This is how the case stands. You have to spend as much time in gathering and arranging the matter for the extemporary as for the written one. Next year you may have to preach on the same gospel or feast; of what use will your notes be then? The ideas, arguments, and illustrations that now spring to your mind with a glance at this cipher or note will then have vanished. The cipher remains, but its inspiring power has passed. The oracle is dumb. You may summon spirits from the vasty deep—but will they come? You have again to face your old task; year after year the same drudgery awaits you with less hope of success. The brain, at first stimulated by novelty, poured forth the hot tide of thought; now it will answer only to the lash. At the end of five years what hoarded reserve have you laid by? Your hands are as empty as the day you started, with this disadvantage, that you have lost the habit of labour you acquired at college—a serious loss. When a man permits the fine edge of college industry to become blunted, the best day of his usefulness is passed. This treadmill of ineffectual toil fills with disgust, till finally all efforts are abandoned, and the people are treated to Hamlet’s reading: “Words, words, words.” This is the usual series of evolutions through which an extemporary preacher passes. He begins with good intentions and bad theories. The system breaks down, but his habits are now too set to try another, and so he runs to seed. Here you have explained the fruitlessness, indeed the paralysis, of many a pulpit.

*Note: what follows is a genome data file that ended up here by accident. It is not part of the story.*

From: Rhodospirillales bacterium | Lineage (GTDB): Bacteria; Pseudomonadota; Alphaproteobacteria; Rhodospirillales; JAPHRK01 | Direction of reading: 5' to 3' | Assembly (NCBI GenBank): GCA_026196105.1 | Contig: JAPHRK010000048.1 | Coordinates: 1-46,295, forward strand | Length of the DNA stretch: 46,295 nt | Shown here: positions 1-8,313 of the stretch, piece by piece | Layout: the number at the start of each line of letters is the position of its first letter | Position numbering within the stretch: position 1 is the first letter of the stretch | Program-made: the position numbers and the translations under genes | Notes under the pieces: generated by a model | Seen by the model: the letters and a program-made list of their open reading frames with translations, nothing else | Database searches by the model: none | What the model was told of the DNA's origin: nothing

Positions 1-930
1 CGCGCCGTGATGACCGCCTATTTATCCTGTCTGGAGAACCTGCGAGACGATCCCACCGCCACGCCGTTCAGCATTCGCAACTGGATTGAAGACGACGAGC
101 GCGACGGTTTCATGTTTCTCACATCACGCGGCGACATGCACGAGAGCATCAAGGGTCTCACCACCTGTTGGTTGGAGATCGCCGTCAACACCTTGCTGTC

In the written sermon, on the other hand, you have a treasure for life; years pass, but your sermon remains, an instrument becoming more flexible and telling every time you use it. You are independent of your mood, on which the extemporary preacher has to lean so much. You can also defy chance that may call you to the pulpit at a day’s notice. Your motto is: Semper paratus. Your brain may be barren and your feelings frigid, but here are thoughts already made and shaped. They are your own; and the mind instinctively responds to the children of its own birth. It rises, clasps, and embraces them. The passion glow enkindles afresh; and heart and words are aflame with the ancient fires. When for the first five years you lay aside a well-written sermon a month, what a handsome stock-in-trade is at your disposal for life—your fortune is made.
[Side note: Incitements to toil]
The world is in no humour to stand half-hearted work; it will bow its proud head only to the man who pours out sweat; and Bourdaloue’s standard of excellence will hold for all time. His answer to the question “What was your best sermon?” is: “The one I took the most pains with.” His labour at the desk was the precise measure of his success in the pulpit. The French have a proverb, “Tout vaut ce qu’il coute.” ("Everything is worth what it costs.”)